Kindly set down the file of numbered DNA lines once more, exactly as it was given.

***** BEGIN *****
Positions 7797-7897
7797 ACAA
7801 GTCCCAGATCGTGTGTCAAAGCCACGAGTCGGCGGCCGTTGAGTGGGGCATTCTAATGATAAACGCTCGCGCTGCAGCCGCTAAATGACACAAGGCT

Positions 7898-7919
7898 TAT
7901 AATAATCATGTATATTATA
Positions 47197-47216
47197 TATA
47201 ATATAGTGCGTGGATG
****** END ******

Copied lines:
Positions 7797-7897
7797 ACAA
7801 GTCCCAGATCGTGTGTCAAAGCCACGAGTCGGCGGCCGTTGAGTGGGGCATTCTAATGATAAACGCTCGCGCTGCAGCCGCTAAATGACACAAGGCT

Positions 7898-7919
7898 TAT
7901 AATAATCATGTATATTATA
Positions 47197-47216
47197 TATA
47201 ATATAGTGCGTGGATG